Home > Uncategorized > Obama’s loan remod program making the mortgage fiasco worse, not better.

Obama’s loan remod program making the mortgage fiasco worse, not better.

A couple of weeks ago I posted this to an article at the WSJ entitled “Debtors Dilemma: Pay the Mortgage or Walk Away“:

Kinda makes mortgage loan remodifications look like a bunch of bull, right?

That being said, I live in Goodyear, AZ and know first hand how tough the real estate market is out here. Because AZ overleveraged in real estate there are homes in this market that are going for as low as $60,000 that during the boom times was going for $240,000.

I was one of those people who had to walk away from the home, not because I made a bad investment because I don’t follow the philosophy that your home is your investment but because I couldn’t afford the mortgage payment. My wife and I put down $70,000, more than 20% of the value of the home, got a fixed interest rate of about 5%. Even after all that, we still couldn’t afford the home. We didn’t want to participate in any of the government’s stupid loan remod programs because 1) our problems are our own and not society’s and 2) there’s a loan remod program that already exists: foreclosures and go rent. We saved on average $700 a month not paying our mortgage and gave the keys back to the lender. Mind you, we did try to work with the lender to remodify the mortgage, but the lender is also at risk because they have to eat whatever is remodified. Also, it wouldn’t have been in our best interest to do it because at the time tax law was that loan remods did not qualify for debt relief (now it does. However, if you are foreclosed on or forced into a short sale those still do not qualify. How’s that for insanity in our tax law?). We had to file bankruptcy eventually because that was the only way to protect ourselves from the discharge of indebtedness due to foreclosure.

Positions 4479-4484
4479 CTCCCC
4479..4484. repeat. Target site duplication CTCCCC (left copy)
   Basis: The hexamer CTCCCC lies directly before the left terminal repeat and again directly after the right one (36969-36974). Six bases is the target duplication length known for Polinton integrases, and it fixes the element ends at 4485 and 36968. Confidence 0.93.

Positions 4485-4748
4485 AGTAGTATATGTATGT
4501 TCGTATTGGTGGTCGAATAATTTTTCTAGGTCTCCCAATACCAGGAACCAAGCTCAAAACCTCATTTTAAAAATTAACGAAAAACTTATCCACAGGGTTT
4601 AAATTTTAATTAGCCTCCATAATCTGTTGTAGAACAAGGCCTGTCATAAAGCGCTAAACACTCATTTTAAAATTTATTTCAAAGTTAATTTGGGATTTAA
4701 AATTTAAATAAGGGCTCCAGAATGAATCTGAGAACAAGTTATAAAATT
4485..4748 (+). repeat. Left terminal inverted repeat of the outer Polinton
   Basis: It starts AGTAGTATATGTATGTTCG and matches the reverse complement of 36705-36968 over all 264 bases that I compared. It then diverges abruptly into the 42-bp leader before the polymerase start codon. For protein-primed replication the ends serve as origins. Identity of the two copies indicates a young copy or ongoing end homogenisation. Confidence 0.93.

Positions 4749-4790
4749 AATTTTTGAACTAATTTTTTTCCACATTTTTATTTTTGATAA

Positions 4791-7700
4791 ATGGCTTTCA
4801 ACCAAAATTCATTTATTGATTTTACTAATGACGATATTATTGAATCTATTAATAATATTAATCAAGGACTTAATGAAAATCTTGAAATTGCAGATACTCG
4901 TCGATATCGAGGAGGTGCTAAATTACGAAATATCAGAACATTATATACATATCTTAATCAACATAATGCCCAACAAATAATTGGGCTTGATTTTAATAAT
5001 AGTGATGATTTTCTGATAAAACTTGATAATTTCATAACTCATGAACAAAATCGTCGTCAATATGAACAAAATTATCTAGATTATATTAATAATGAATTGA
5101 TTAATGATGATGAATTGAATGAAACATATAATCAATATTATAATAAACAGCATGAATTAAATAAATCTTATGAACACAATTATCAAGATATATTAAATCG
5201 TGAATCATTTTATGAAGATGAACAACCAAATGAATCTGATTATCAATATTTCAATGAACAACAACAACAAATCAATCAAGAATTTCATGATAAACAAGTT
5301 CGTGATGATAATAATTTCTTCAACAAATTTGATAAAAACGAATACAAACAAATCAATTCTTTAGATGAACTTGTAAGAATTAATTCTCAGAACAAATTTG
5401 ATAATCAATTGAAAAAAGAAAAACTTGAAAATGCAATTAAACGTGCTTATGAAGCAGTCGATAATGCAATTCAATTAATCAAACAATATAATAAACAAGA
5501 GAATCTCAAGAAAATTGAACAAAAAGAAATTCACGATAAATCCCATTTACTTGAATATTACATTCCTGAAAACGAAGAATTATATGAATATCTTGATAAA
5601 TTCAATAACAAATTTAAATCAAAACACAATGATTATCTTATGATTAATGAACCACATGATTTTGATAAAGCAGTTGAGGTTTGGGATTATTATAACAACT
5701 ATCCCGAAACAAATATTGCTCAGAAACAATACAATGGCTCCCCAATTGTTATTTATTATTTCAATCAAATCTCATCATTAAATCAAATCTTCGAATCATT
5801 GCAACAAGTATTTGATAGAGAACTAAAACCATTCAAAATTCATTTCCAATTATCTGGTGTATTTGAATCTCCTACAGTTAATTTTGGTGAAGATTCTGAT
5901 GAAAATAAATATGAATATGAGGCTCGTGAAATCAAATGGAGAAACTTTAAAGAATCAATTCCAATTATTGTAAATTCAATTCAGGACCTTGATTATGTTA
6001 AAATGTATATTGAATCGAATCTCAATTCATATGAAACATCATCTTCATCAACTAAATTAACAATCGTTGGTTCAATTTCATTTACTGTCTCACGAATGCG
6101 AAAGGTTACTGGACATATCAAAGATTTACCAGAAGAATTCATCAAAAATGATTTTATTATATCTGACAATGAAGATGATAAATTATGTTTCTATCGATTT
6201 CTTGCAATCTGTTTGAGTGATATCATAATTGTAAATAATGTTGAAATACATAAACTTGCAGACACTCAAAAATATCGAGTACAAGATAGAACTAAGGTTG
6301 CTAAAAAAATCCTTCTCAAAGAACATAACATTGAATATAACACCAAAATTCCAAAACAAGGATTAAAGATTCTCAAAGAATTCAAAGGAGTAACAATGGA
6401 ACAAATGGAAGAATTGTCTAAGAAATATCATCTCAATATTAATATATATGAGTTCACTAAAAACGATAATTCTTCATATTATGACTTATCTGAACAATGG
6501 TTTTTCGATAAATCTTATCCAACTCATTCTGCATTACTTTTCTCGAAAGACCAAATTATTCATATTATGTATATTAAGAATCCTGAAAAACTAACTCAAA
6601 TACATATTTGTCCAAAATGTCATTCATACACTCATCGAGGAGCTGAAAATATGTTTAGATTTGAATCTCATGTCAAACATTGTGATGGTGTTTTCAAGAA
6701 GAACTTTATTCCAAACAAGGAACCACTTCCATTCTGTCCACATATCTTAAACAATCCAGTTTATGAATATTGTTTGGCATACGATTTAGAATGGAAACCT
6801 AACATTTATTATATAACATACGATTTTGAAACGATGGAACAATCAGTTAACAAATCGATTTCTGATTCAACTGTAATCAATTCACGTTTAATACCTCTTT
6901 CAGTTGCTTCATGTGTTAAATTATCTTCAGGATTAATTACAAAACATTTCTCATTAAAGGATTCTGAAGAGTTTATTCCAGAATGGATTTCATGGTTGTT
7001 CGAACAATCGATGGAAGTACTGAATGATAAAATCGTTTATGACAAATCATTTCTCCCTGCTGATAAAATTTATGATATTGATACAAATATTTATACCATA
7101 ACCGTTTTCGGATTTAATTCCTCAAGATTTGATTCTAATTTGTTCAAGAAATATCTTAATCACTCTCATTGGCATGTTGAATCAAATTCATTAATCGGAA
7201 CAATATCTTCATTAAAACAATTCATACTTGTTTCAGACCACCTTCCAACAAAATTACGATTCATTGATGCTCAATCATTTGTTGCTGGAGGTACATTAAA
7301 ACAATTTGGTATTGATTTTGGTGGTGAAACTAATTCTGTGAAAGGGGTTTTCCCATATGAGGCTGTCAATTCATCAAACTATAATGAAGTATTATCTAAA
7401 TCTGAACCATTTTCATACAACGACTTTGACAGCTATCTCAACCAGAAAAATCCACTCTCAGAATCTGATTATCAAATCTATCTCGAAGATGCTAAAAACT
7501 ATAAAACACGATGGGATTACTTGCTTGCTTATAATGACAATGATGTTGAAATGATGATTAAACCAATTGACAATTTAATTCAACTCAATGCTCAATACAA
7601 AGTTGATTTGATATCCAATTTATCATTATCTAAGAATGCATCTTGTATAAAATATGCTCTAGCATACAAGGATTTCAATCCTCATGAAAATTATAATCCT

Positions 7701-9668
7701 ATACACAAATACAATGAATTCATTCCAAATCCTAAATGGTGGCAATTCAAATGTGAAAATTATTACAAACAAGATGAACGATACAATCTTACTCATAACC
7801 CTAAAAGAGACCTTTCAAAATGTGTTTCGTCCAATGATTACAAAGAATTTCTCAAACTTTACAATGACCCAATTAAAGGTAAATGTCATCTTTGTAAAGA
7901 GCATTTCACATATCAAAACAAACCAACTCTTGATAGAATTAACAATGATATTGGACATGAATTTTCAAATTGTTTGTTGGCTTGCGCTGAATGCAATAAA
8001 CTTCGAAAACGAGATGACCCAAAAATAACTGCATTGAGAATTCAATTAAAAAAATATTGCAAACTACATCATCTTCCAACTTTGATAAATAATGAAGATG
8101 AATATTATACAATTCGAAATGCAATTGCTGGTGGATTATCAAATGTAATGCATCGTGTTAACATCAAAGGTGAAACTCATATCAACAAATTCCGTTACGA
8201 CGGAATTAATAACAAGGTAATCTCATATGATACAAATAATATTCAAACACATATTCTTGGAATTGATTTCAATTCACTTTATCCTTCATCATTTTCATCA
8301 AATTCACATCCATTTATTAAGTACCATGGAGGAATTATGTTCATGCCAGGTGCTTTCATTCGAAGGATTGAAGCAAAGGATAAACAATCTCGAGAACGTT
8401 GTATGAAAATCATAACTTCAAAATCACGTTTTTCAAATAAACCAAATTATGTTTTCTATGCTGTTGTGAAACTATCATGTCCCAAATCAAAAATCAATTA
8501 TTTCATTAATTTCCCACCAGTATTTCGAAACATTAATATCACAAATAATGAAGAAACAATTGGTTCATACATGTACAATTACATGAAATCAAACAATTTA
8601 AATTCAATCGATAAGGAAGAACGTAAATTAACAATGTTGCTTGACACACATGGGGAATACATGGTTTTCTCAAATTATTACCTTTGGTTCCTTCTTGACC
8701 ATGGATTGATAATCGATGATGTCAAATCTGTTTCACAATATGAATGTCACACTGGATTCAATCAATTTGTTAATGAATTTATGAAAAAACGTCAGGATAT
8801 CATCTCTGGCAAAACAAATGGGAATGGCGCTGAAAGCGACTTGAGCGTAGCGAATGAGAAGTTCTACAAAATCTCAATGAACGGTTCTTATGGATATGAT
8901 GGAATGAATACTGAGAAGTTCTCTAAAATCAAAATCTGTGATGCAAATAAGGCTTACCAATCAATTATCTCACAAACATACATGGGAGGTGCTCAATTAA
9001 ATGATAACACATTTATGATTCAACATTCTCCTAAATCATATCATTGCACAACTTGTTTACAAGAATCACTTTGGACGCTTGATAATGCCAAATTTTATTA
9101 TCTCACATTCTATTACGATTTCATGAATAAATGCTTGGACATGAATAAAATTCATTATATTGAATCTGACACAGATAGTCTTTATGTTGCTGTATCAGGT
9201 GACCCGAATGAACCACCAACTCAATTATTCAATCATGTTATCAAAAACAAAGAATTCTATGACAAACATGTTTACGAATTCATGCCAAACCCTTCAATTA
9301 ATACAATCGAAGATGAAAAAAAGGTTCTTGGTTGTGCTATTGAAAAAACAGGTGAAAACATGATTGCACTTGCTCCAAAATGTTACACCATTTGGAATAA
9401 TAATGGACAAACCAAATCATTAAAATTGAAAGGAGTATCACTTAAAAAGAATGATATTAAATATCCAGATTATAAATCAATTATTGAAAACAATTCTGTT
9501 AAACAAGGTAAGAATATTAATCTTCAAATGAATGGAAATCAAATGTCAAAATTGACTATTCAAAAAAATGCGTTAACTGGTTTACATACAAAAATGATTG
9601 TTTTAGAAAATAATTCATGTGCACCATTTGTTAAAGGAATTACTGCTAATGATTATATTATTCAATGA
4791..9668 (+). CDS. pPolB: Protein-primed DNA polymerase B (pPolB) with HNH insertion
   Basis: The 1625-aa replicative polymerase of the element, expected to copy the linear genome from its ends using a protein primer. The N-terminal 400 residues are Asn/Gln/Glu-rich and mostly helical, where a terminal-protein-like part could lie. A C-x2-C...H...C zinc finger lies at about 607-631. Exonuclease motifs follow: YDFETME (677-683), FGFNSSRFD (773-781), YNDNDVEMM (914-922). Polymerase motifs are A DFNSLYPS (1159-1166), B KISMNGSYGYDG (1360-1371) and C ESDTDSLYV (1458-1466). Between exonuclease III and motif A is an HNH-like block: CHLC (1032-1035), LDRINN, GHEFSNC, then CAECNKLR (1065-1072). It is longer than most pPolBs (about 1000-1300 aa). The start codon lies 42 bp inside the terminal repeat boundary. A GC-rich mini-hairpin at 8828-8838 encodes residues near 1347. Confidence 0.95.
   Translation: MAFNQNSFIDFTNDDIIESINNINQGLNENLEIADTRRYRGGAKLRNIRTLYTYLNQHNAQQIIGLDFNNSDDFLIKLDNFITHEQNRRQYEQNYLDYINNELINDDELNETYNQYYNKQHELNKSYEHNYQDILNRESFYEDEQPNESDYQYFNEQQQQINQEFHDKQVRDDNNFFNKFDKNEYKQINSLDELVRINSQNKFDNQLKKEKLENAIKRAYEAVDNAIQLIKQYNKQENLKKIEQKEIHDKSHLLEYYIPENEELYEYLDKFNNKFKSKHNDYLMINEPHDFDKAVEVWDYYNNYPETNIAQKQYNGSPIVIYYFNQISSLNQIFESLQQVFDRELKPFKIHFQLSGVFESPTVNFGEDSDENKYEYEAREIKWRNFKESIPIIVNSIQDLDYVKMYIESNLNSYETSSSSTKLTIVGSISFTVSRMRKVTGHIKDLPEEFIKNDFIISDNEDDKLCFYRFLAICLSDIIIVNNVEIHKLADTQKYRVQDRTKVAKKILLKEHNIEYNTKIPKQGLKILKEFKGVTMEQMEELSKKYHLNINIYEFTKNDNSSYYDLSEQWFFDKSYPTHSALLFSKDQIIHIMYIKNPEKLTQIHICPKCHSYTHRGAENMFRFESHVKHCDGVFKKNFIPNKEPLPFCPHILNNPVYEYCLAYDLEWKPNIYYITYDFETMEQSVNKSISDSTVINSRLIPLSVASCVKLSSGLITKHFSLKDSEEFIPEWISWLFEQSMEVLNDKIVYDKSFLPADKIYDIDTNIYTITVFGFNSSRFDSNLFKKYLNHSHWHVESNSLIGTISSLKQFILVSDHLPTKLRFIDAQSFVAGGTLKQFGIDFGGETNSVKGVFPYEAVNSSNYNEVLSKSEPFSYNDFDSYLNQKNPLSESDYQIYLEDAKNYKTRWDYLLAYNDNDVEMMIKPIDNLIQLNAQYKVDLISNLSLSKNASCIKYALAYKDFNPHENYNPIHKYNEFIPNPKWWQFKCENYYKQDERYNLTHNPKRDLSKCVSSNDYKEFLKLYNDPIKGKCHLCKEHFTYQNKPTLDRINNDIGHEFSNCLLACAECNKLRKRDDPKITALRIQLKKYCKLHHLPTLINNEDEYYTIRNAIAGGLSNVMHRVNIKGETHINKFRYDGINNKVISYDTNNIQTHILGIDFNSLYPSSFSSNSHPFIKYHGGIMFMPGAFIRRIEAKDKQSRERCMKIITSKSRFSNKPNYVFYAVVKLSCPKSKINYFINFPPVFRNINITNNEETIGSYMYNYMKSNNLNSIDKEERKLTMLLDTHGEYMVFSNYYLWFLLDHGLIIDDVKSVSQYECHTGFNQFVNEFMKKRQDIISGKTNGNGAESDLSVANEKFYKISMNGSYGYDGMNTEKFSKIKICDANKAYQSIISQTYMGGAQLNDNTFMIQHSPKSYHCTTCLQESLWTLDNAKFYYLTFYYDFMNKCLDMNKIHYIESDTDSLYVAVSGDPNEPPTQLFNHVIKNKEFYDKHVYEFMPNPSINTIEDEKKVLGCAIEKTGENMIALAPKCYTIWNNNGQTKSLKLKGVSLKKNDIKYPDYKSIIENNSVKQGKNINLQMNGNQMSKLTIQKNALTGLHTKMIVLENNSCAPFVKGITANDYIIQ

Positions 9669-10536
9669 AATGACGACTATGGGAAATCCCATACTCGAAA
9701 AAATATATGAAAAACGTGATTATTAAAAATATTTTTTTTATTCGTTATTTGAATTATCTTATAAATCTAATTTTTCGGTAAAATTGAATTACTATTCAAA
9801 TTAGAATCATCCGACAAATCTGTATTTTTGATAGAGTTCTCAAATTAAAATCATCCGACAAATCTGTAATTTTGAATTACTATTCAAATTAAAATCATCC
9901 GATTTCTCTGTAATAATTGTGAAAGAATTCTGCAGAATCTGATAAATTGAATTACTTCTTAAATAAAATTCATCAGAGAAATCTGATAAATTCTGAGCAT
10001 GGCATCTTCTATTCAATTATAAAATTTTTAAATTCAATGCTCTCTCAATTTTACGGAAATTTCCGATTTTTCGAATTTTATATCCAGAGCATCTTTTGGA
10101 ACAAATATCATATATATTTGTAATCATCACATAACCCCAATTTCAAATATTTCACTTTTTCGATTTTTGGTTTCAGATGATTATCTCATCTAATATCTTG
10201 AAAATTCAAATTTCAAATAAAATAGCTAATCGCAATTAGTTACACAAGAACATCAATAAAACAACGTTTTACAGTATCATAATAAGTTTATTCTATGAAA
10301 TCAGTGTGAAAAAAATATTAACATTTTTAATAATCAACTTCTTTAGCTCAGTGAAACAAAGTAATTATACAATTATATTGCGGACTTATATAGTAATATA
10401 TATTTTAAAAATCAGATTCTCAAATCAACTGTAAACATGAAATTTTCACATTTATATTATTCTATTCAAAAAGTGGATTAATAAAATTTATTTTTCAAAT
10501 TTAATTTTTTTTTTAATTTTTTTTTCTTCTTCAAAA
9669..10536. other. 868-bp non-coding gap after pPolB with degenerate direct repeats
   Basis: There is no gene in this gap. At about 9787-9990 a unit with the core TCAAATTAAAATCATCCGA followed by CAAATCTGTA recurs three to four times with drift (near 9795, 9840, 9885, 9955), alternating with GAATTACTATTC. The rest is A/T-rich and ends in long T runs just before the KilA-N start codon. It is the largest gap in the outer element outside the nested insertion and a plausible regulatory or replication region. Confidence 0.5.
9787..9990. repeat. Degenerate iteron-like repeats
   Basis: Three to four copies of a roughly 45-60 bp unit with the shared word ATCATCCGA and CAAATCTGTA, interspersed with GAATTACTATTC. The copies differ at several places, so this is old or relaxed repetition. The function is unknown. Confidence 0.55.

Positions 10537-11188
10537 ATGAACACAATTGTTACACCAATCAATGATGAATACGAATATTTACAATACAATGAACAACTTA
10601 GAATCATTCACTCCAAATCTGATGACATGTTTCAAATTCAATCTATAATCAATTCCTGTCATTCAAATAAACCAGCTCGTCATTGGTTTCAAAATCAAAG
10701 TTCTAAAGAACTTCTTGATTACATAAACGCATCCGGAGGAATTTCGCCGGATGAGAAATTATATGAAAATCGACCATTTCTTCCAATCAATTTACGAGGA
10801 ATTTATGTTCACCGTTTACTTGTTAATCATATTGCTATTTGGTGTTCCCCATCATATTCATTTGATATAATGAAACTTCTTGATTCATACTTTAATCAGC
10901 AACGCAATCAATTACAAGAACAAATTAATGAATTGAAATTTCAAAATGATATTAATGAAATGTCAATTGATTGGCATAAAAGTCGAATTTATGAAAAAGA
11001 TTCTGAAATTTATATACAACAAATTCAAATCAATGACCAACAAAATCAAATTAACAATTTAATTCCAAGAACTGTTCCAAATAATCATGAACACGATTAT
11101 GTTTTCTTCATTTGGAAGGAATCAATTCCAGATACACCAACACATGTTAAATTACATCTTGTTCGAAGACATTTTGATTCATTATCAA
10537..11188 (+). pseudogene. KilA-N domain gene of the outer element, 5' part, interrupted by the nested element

You want to know something? Even after all of this, we are still having trouble meeting our rent and paying our other bills. I only use myself as anecdotal evidence, but I am willing to bet that a great many people are in my same situation that even if they participated in any foolish government loan remod program they would still have trouble paying their mortgage because they have other debts that must be paid. In fact, statistics from the government as well as banking associations prove this point. This is the inanity of government programs: they look at one issue (people being foreclosed on) and create a “solution” they think solves the problem (loan remods forced on banks), but in reality the program helps no one because the people they are intending to help actually have other reasons why they can’t pay the mortgage (too much unsecured debt).

I don’t have sympathy for people like Mr. Figg. He wants to blame market “manipulation” for the real estate HOWEVER no one told him to sign on the dotted line. That is the problem with our current state of society: no one wants to take responsibility for their actions. I bet at the time Mr. Figg was thinking that he would live in the house for about five years and then flip it because of market appreciation. He was caught up in the euphoria just like the banks that gave him the mortgage was. No one made my wife and I sign on the dotted line, but we don’t blame the evil “banks” for giving us the loan to buy the home. It just goes to show that our current culture has been moved from one of responsibility to one of entitlement. I will agree with another poster: this problem started with the Congress and its decisions to make people feel they are “entitled” to things in this country. Everything is not to be given to you not because you earned it, but because you are entitled to it. This will not change until Congress owns up to the fact that it IS the problem, NOT the solution to the problem.